Get Your Commercial Real Estate Clients Off the Fence!

Welcome to Guest Blogger: Bruce Kaplan, Premier Commercial Realty, Lake-in-the-Hills, Illinois with his take on commercial real estate values:

I know I’m singing to the choir when talking about commercial real estate values over the last three years.  The culprit of their decline, unlike in the recession of 1979-81, is not interest rates.  Unemployment to the tune of 7.5 million jobs has taken out demand and, until recently, capital availability had all but dried up.  Vacancy rates for all commercial property types have soared and rents have plummeted.

While commodity prices have gone through the roof, commercial real estate prices are kicked around like a dog (not my dog), so it’s been painful.  Making it worse, circumstances are likely setting up an inflationary period in our near future.  That will force real estate prices to resume their normal upward trend.  If you can hold onto your commercial real estate long enough, it will provide you with a hedge against inflation.  If you don’t have any commercial real estate in your portfolio, you’ll lose out. 

What I am telling you is – all economic indicators suggest WE HAVE REACHED THE BOTTOM!  What I strongly suggest is – tell your clients.  We are crawling from the wreckage, albeit a slow ascent, but a positive number.  If you’ve been on the fence about urging your clients to buy or lease, make your move – now.  Waiting will cost you.  Not only will prices and rents be higher, but as seen in the Federal Reserve’s, “Interest Rate Forecast 2011-2012,” interest rates will also be going up.  How can I be so sure we’ve hit bottom and have nowhere to go but up?  I’m using 35 years in the business as a backdrop and my common sense.  It takes three components to construct a new commercial building – building materials, land and labor.  If building material prices go up (these are commodities) and the other two components stay the same, the total package price must go up. Traditionally, the cost to build (new construction) sets the upper limit of value for any real estate project.  When you combine higher prices with pent up demand, (natural in a recession) the table is set for a surge in prices.  Pent up demand is more potent when new construction halts for a period of time and no new commercial inventory is created.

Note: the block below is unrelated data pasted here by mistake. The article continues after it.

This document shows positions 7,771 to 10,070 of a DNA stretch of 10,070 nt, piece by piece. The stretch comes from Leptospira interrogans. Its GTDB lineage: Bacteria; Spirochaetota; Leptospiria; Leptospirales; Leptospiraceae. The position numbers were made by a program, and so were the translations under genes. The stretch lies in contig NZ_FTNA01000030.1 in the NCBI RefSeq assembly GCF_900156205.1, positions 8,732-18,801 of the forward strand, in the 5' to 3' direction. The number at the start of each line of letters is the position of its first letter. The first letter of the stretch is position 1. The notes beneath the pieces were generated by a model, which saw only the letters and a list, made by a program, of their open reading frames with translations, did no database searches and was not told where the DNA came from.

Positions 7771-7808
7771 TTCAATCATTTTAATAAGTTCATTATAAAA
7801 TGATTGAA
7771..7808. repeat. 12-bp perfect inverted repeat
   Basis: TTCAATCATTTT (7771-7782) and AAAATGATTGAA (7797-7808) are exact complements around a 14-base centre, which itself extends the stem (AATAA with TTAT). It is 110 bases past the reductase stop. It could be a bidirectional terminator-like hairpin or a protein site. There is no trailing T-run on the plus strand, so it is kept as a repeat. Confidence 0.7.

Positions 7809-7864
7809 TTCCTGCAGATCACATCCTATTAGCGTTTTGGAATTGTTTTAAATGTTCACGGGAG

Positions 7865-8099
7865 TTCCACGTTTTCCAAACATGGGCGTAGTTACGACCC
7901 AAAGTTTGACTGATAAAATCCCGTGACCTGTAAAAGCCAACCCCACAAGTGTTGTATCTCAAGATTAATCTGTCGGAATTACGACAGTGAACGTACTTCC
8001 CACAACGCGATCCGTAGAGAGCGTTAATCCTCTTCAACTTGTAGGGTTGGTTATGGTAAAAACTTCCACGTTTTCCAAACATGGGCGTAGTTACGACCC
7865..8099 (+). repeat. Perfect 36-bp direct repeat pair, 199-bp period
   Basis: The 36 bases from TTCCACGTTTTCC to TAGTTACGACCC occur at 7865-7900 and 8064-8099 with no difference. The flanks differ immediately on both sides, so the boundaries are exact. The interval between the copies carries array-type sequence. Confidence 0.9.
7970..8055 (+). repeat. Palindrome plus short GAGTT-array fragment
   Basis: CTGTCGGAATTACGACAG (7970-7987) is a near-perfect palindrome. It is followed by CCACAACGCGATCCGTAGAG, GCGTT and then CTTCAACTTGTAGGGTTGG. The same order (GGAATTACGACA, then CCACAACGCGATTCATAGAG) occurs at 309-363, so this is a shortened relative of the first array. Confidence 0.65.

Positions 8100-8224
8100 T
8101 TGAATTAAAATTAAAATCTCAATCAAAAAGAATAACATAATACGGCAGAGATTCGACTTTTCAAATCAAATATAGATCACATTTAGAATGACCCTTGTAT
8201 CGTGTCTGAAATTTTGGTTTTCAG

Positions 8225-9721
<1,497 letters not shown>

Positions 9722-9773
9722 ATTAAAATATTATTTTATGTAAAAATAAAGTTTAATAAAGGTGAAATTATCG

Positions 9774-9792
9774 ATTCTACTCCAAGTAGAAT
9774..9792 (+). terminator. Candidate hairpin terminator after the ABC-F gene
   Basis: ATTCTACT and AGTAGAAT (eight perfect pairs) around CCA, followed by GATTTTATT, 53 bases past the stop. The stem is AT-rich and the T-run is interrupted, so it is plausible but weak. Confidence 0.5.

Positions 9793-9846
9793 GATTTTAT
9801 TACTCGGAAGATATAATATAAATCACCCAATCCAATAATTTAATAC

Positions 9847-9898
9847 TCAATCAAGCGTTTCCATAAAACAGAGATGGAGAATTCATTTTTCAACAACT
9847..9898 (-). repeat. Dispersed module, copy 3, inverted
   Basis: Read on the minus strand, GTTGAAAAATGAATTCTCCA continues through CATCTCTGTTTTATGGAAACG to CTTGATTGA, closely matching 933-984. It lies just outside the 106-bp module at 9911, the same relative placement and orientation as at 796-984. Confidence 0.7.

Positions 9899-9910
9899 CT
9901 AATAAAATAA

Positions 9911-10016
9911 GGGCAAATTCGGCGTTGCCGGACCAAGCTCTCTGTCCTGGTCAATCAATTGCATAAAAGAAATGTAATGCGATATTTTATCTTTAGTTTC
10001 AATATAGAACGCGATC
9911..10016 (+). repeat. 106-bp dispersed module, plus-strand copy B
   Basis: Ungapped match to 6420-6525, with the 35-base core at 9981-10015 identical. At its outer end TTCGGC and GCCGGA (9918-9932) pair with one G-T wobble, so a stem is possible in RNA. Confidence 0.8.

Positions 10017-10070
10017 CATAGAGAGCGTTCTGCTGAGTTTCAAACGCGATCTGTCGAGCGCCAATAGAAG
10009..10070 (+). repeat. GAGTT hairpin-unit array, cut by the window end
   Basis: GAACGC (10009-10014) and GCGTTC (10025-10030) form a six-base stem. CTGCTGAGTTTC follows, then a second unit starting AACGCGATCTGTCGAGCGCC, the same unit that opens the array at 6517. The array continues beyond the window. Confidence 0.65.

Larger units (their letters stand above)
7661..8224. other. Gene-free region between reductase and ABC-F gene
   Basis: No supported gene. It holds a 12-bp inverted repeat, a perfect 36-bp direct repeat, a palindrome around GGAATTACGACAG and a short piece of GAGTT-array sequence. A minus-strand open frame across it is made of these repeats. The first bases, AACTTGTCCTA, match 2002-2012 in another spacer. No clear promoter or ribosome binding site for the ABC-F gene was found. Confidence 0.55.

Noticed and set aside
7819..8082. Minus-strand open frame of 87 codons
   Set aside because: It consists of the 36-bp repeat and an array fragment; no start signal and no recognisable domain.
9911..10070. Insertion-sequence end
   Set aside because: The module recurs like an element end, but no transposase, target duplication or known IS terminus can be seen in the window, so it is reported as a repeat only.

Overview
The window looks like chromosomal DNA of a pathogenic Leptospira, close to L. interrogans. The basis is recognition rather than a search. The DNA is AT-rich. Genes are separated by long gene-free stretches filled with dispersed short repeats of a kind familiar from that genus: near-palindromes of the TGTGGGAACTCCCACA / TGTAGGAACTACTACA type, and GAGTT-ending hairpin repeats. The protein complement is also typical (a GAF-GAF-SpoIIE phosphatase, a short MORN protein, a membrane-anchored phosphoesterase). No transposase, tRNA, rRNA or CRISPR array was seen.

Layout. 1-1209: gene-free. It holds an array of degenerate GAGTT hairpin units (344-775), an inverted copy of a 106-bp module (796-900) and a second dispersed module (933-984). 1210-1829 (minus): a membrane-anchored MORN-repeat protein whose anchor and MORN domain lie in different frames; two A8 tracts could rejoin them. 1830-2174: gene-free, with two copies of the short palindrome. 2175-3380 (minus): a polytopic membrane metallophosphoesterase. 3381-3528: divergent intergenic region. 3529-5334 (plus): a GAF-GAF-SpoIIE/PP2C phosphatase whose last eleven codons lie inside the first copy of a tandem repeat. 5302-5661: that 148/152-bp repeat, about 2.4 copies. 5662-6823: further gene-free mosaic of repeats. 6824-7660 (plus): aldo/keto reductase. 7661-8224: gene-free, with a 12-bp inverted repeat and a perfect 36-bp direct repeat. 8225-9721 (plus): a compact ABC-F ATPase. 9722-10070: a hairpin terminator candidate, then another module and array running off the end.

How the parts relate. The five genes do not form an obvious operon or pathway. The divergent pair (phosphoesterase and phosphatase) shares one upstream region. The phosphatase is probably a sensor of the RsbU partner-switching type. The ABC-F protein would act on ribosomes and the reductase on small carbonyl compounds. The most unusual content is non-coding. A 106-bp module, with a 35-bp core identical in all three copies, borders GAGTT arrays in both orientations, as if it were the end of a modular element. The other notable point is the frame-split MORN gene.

If you have been sitting on the fence, now is the time to get off.  The good deals will never be better.

One Comments

  • Clark Mandrell

    May 19, 2011

    I disagree, this is not the bottom. While we have had a slight bump up and may be holding prices here at these levels. That is only in the near term. There are no jobs, no job recovery, record food stamps useage,and the Federal Reserve is about to end QE2. Interest rates will go up when the Fed stop buying their own debt, in the form of bond purchasing. Even with QE3 and maybe even QE4 the Fed cannot continue to print money and increase inflation forever. I suspect prices will hold in this range until another shoe drops or we have and end to the QE’s. At some point prices will fall and I believe prices in commerical real estate can fall at least another 50%. We should see prices fall back to more normal levels of the late 1980’s as they were when we came out of the last great interest rate run up.


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